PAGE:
Door County Community News: Census Reveals a Snapshot of Violence in America

On September 17, 2008, HELP of Door County Inc. participated in the 2008 national census of domestic violence services organized by the National Network to End Domestic Violence (NNEDV). NNEDV conducts the 24-hour survey of domestic violence programs to “capture a snapshot of domestic violence and service providers in the United States.”

HELP was joined by 1,553 other domestic violence programs which amounts to 78 percent of identified domestic violence programs in the United States and its territories. The census numbers are astonishing.

• 60,799 domestic violence victims were served in this one day.

• In Wisconsin, 1,526 victims were served

• 30,366 adults and children received individual support services such as counseling, legal advocacy or support groups.

• In Wisconsin, 784 adults and children received individual support services.

• 21,683 hotline calls were answered

• In Wisconsin, 668 hotline calls were answered

• 30, 210 individuals were educated in prevention and education trainings

• In Wisconsin, 1,371 were educated in prevention and education trainings.

The “snapshot” census also reveals a growing problem facing domestic violence programs nationally. The inability of domestic violence programs to meet the needs of the community due to funding problems, lack of staff, lack of shelter, and the lack of affordable legal representation.

• 8,927 unmet requests for services in one day

• In Wisconsin, 346 unmet requests for services

• In Wisconsin, only 9 percent of domestic violence programs reported being able to regularly connect a victim with an attorney.

The numbers remind us that domestic violence is happening every day, in every state and in every county. It allows communities to see the problem of domestic violence not through generic statistics and estimations but through concrete, realistic calculations of a social epidemic.

According to NNEDV, “this year’s census reveals an appalling picture of the problem. But even more disturbing is another picture: the frightening reality of a bad economy that hits victims of domestic violence especially hard.” Additionally NNEDV president, Sue Else, states that “during a time of economic uncertainty, when there are not enough jobs and even less resources, domestic violence victims are directly affected. Right now, victims are unable to meet even their most basic needs. As unemployment opportunities and safe housing becomes increasingly scarce women and children are left more vulnerable to violence.”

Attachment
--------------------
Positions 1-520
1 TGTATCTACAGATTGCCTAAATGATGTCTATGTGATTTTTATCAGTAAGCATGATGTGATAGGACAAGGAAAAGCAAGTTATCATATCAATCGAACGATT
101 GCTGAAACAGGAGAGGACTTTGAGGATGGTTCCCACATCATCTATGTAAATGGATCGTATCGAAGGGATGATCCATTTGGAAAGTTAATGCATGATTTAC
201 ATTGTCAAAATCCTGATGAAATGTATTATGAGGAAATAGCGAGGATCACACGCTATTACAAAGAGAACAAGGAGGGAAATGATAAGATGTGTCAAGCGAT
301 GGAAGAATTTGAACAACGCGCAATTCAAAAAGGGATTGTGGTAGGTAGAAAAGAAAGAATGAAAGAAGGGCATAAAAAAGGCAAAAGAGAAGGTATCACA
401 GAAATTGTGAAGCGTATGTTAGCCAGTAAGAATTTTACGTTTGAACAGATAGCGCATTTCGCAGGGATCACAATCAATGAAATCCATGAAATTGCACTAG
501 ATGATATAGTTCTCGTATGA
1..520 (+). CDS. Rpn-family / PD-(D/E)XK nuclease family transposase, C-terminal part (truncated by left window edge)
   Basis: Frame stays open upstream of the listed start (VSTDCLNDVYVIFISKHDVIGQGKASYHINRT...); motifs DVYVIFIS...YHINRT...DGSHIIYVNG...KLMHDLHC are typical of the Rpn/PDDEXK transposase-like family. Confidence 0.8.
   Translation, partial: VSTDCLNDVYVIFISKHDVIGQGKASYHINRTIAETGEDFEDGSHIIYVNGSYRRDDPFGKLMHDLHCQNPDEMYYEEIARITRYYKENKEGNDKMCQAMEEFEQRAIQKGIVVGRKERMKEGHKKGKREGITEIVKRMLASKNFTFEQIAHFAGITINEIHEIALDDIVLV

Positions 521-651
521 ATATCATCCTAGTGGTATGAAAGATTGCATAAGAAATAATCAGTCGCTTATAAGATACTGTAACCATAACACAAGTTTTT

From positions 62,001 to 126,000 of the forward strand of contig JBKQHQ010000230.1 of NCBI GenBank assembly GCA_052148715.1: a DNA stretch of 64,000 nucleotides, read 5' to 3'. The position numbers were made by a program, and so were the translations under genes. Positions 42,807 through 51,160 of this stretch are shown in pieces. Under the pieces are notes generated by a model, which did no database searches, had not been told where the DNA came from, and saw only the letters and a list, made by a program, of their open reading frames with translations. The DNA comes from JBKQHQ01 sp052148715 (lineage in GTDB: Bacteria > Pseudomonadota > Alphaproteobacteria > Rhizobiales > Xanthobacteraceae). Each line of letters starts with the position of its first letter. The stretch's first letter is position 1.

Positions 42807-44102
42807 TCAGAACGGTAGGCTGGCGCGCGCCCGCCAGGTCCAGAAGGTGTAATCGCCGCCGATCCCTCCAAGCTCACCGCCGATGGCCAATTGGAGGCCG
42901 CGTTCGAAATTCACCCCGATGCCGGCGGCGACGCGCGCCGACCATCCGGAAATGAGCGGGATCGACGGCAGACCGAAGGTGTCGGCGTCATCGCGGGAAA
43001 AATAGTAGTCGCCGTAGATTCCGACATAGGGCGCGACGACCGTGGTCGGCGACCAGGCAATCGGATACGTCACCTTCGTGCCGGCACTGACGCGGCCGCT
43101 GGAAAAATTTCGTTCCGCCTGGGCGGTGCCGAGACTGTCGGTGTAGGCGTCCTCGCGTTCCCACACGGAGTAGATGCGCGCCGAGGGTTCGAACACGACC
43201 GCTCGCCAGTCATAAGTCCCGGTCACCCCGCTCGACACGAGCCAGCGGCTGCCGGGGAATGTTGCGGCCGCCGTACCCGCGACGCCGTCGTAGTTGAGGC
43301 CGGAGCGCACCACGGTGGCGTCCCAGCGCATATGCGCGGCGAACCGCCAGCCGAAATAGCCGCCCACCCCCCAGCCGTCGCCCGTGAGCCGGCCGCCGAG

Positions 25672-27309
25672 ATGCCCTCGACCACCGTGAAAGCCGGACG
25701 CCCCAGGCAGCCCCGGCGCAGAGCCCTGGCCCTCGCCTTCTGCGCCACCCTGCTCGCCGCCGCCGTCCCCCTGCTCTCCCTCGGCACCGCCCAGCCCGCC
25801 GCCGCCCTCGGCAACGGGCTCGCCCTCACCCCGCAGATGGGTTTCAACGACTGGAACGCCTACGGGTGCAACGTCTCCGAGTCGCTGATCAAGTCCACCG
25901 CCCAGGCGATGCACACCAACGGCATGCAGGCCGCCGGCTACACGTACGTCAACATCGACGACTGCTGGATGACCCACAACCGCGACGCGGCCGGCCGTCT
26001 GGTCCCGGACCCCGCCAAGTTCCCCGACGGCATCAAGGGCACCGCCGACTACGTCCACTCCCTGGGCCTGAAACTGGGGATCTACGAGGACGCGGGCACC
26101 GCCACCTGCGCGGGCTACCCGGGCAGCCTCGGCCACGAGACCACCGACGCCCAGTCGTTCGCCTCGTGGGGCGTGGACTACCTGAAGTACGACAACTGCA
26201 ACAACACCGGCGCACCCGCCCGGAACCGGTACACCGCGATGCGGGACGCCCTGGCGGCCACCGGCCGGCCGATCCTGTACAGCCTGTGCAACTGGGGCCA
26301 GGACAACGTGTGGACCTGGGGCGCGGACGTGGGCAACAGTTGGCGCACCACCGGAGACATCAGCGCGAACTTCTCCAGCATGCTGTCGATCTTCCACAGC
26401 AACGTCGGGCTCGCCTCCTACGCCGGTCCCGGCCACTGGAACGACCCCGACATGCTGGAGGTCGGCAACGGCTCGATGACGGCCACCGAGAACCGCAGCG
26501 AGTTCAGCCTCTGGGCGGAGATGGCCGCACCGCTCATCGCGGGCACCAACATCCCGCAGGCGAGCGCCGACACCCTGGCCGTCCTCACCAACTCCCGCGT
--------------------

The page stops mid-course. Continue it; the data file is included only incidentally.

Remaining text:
Nothing could be closer to the truth for the domestic violence victims of Door County. Victims of domestic violence have many barriers that hinder their ability to leave an abusive relationship or continue to provide a safe and violence free home. Economic hardship is a primary barrier. According to the Department of Workforce Development the December unemployment rate for Door County was 7.8 percent. During these economic times victims have fewer options. Jobs are scarce, family and friends have less to give and organizations and churches – those that would normally bridge the financial gap for victims – are struggling to keep up with the needs of the community. Consequently, as the census revealed, the ability to fulfill the needs of the victim decreases.

The September 17 census of domestic violence statistics in Door County continued to show the need for domestic violence services and prevention in the county. In 2008, HELP of Door County, Inc. assisted 126 women, 10 men, and 33 children in domestic violence relationships. This resulted in 449 hours spent with individuals. These alarming statistics mirror the national “snapshot” of domestic violence and remind our community that domestic violence is not just a problem elsewhere in the state or the country, but is a problem right here in Door County.

For more information about domestic abuse, please call HELP of Door County, Inc. at 920.743.8818 or 1.800.91.HELP.1. The National Census of Domestic Violence Services is available online at

This article is brought to you in part by the Door County Coordinated Community Response to Domestic Violence.